Jerry Talks About His Characters in Left Behind

Jerry Jenkins Many writers say the characters move the plot of a novel. A novelist must know a character to determine the actions that person will take in a certain situation. And when a character's actions and personality are seamless, the character comes to life. Readers relate to such realistic portrayals of the people in a novel, and Jerry B. Jenkins writes his characters so well some readers wonder if they aren't real people. In fact, we received an e-mail from a reader who can't help but pray for Buck and Chloe, Rayford and Tsion! We decided to ask Jerry how he does it.

Where do you get your ideas for characters?
I make them up. [chuckles]

You just make them up?
That's sort of a simplistic answer. Most characters are composites of people I know and people I've seen. I might take one person's gender and another person's personality and another person's voice, another person's coloring type. So there's a little bit of somebody in there that I know, but they're so mixed up that it's not like Oh, that must be Uncle Jack.

How do you decide what traits are good for a character?
I tend to be really observant. I want to catch somebody's flavor—usually, of course, it's the quirkiest parts of different personalities or looks. I want the characters to be memorable. And the more important they are to the story the more of that kind of stuff they should have. If it's just an orbital character I might just talk about a tall, redheaded person who's guarding the door, but if it's a main character, then I want to take the best of lots of different people.

What inspired you to write about Carpathia riding a pig? How did you come up with that?
It was one of those things where Carpathia is the ideal villain. You can make him do the worst things imaginable. I tried not to make him too comical because you can get silly with it. But I think Satan imitates everything Christ did. And what's the worst blasphemy in a synagogue? Jews don't even eat pork let alone ride on a pig. I just tried to think of the most blasphemous things he could do, and that was one of them. I tried to imagine myself if this were my religion. A pig is unclean. It's not worth eating. They keep it separate. Here it is in the temple; here it is on the Via Dolorosa. It was just a matter of trying to make him as despicable as possible.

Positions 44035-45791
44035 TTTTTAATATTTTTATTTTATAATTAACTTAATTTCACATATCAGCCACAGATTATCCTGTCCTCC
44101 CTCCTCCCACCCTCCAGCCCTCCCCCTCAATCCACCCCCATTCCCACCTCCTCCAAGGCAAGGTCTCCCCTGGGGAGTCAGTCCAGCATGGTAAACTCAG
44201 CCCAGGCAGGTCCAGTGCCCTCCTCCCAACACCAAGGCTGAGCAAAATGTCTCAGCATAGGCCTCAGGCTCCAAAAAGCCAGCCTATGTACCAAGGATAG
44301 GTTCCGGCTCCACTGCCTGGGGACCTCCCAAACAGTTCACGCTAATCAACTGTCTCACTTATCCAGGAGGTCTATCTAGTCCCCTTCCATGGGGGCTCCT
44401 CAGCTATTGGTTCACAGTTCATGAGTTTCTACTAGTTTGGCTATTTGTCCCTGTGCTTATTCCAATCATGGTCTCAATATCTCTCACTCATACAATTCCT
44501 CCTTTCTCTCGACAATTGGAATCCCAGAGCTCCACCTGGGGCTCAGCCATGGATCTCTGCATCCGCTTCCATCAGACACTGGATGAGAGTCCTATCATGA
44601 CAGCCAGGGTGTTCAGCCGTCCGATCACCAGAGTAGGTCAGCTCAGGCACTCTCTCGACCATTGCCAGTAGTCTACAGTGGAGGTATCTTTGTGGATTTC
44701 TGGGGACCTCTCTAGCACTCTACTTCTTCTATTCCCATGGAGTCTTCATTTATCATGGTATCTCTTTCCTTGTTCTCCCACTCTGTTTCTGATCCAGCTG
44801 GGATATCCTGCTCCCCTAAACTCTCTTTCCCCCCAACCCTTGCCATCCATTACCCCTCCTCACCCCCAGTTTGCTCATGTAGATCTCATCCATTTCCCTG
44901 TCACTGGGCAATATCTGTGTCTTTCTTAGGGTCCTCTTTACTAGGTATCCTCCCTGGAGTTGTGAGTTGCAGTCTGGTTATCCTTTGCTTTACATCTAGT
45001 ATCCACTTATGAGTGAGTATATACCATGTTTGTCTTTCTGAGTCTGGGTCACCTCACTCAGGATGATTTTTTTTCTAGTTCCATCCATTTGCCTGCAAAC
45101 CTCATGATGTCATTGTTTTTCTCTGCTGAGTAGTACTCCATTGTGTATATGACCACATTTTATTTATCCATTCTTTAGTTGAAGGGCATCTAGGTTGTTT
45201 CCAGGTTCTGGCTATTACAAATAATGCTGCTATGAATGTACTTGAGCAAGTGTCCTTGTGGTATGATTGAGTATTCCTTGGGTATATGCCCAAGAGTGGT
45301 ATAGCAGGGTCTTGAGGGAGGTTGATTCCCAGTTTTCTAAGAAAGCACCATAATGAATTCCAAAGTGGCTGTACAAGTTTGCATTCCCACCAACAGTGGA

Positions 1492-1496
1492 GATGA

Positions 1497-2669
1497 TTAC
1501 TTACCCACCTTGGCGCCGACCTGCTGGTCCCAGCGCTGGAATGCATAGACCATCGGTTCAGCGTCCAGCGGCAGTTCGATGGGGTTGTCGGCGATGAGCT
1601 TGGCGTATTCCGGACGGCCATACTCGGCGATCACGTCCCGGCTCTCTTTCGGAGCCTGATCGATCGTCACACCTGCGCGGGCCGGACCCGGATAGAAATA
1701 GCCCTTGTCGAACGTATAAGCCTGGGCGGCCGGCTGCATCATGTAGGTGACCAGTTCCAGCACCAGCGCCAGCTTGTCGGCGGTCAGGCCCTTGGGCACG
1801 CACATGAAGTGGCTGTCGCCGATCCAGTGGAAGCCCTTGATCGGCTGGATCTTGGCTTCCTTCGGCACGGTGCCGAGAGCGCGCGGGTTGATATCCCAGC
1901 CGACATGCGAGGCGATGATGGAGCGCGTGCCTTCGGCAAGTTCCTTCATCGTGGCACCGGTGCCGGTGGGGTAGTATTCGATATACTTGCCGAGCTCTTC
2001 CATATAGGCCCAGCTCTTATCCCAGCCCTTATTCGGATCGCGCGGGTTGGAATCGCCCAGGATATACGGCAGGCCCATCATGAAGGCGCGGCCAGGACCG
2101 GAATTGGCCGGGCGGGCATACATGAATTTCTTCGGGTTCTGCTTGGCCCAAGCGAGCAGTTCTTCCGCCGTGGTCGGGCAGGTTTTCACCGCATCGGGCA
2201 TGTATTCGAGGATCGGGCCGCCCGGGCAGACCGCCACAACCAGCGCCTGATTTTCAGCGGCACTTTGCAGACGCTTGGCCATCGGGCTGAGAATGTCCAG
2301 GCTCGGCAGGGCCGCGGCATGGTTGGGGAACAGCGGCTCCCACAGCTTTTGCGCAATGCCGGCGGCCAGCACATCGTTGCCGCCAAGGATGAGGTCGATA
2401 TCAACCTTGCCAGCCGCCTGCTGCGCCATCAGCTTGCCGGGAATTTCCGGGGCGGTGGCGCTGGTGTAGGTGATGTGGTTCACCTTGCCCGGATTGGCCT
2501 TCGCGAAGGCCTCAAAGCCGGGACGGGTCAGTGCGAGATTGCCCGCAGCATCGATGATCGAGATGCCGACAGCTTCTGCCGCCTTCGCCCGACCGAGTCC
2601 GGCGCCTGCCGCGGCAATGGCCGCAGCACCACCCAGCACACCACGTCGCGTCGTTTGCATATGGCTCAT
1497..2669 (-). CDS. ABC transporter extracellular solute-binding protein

Are there going to be any new major characters in the last book?
I'm not sure. I haven't planned any, but sometimes they surprise you. I write as a process of discovery. It gives me my out. When people say, "Why did you kill off my favorite character?" I say, "I didn't kill him off. I found him dead." But it seems to me there's so much to tell yet, and I've only got one main character left, only one of the Tribulation Force left.

Are you going to tell us who it is?
Sure. [laughs]

Do you know?
Oh yes. I knew from book two. But it's really interesting. I thought it would be real obvious at the end of Armageddon that somebody died, and we didn't know who it was. But most people just assume they know who it is. They've decided, oh, that's when he died. And I say, "He did? What says he died? There's no name." And they'll try to say, "Well you were flipping back and forth between these two." And then they decide it wasn't either one of them.

It seems as though sometimes you have fun with characters. I picture you laughing as you write. Do you have one passage that you found hilarious as you wrote it?
There are really several, but the biggest challenge I have is trying to work any humor into such a dark period. And I realize about the only humor you can have is to make fun of bureaucrats or officials especially on the other side. I really have fun. I suppose one of my favorites is when Leon becomes the head of the church, and he's all dressed up and he trips on his robe. I remember laughing when I wrote it and having one my brothers tell me that he almost wet his pants when he read it. Leon couldn't keep his hat on. Of course it's got every symbol ever thought of, just sort of the ultimate buffoon.

I love words, so I've got a lot of anagrams and stuff in there. I've got names of New York Mets from the sixties, because they beat the Cubs and I've never forgiven them for that. (Any team can have a bad century.) But there's Chang's boss in the computer area of New Babylon. He was trying to play the big shot and leaned back in his chair and smoked a cigar and his chair flipped over. I like that one, too!